If you thought the BBC iPlayer is big, think again as project Canvas could well radically change the way consume video content by allowing users to seamlessly switch between video on demand and classic linear TV consumption.
The BBC Trust has already given its green light to project Canvas and detailed specifications about the platform should be in the public domain by the end of the the month.
Like Freeview, Canvas is expected to be an open platform and will go beyond BBC's iPlayer. Indeed, some are already saying that Canvas is the next logical evolution of iPlayer with many more channels and significantly more features.
One example provided by Canvas chief technology officer (CTO) Anthony Rose (reported by Digital Spy) is that of an on demand mashup where you're able to pull data in real time about a player on the field in a World Cup match.
The idea of embedding URIs (Uniform Resource Identifier) within videos is not something new, but the ubiquity of cheap broadband combined with the availability of incredibly vast data warehouses like Wikipedia or Google makes it far closer.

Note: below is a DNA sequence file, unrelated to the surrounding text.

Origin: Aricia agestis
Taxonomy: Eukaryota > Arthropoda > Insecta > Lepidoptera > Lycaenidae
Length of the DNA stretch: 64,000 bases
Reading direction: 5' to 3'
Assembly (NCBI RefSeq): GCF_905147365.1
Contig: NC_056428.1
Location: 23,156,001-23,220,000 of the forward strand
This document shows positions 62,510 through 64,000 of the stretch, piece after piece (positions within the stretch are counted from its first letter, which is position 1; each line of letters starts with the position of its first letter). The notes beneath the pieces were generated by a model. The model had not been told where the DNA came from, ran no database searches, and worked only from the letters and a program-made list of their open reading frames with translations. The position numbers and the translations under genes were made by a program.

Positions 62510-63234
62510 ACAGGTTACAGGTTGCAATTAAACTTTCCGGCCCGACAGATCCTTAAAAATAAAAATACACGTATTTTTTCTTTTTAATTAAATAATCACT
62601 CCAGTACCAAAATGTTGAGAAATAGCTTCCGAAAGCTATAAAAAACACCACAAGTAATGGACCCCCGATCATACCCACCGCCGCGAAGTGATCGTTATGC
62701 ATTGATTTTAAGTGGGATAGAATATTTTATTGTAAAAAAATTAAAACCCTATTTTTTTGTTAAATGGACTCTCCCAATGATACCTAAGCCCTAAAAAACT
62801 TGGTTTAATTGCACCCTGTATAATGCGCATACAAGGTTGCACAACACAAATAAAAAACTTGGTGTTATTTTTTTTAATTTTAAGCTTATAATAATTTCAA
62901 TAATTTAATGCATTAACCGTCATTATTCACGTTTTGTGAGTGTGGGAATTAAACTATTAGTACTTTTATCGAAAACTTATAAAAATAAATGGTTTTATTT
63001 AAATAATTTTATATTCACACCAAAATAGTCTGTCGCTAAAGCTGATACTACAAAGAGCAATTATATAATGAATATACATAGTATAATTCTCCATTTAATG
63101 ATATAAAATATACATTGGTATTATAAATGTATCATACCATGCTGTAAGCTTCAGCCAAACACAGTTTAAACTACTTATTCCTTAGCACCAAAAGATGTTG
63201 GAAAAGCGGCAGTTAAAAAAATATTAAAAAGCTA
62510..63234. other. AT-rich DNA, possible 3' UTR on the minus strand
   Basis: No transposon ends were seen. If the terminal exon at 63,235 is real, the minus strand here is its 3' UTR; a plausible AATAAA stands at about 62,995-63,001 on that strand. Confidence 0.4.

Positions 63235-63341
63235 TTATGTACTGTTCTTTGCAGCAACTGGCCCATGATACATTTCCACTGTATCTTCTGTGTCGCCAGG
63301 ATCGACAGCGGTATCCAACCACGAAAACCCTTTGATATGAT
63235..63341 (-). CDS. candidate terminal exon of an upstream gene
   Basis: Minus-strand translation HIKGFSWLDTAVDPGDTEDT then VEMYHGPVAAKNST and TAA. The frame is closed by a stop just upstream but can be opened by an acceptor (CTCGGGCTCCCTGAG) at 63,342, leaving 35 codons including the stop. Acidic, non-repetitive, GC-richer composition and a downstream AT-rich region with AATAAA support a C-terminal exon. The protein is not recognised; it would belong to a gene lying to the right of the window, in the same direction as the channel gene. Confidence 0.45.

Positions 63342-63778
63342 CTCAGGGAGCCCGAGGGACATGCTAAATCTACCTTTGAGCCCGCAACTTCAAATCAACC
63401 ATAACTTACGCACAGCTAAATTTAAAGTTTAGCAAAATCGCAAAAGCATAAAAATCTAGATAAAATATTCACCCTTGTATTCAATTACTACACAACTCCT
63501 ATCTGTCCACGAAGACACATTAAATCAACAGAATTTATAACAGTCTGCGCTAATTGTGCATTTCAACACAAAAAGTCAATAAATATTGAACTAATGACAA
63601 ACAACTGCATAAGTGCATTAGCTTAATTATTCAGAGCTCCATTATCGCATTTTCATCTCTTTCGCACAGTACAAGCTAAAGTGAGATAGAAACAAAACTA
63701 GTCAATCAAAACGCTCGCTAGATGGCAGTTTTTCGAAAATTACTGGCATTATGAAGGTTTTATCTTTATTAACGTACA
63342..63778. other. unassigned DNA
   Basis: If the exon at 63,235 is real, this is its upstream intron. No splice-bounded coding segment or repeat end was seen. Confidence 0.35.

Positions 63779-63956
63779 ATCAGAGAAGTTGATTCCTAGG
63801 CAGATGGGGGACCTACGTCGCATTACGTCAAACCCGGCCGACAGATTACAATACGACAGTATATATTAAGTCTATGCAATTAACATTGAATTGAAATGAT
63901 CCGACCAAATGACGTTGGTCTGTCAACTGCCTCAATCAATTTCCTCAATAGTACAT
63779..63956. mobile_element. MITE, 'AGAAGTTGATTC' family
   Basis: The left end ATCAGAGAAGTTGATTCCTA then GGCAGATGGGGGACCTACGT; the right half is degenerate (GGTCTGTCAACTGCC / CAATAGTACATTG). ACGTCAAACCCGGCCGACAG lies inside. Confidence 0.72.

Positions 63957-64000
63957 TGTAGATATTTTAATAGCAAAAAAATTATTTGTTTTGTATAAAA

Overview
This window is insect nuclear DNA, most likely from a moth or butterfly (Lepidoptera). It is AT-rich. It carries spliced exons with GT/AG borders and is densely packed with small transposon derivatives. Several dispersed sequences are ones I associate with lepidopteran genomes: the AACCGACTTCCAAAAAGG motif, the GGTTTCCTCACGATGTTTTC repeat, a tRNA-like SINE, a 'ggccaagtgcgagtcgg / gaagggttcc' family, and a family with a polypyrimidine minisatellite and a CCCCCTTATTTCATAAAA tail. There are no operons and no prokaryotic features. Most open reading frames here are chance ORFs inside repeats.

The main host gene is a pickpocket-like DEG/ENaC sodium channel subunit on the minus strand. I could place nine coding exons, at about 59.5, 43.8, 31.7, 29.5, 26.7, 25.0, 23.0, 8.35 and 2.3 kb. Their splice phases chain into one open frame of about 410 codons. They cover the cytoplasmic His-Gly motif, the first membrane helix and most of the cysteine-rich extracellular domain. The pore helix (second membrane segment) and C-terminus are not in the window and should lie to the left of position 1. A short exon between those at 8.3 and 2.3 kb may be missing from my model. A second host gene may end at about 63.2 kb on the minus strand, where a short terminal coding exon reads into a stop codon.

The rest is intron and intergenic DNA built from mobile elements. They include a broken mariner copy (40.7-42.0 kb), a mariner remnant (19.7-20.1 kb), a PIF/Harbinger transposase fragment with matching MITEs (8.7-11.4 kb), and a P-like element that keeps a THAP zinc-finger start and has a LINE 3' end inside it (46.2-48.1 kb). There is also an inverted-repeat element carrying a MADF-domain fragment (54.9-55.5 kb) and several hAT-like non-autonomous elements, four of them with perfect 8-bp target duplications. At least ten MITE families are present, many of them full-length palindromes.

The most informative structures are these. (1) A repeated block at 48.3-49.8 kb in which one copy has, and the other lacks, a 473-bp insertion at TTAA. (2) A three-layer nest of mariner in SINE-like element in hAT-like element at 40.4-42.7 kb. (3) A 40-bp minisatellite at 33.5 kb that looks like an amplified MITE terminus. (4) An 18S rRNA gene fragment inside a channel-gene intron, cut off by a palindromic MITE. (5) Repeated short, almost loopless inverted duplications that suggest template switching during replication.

The fact that the service will be known as Youview, a portmanteau for Youtube and Freeview, illustrates this case perfectly. By blending the two approach, Canvas expects to deliver the best of both worlds, a traditional, curated approach and the wilderness of the internet.
The main obstacle however remains bandwidth or the lack of it; the more popular Canvas will become, the more bandwidth will have to be allocated to it and this could have a serious impact on quality of service.
Rose however says that Canvas could help service providers to reduce the cost of operating IPTV by making IP multicast smarter and allow more linear channels to be delivered over the internet.
This reminds us of P2P-next, that open source legal P2P-based platform, from February 2008 that had the backing of 21 partners across Europe - including the BBC and the European Union. Could P2P-next be part of Canvas and solve the bandwidth conundrum?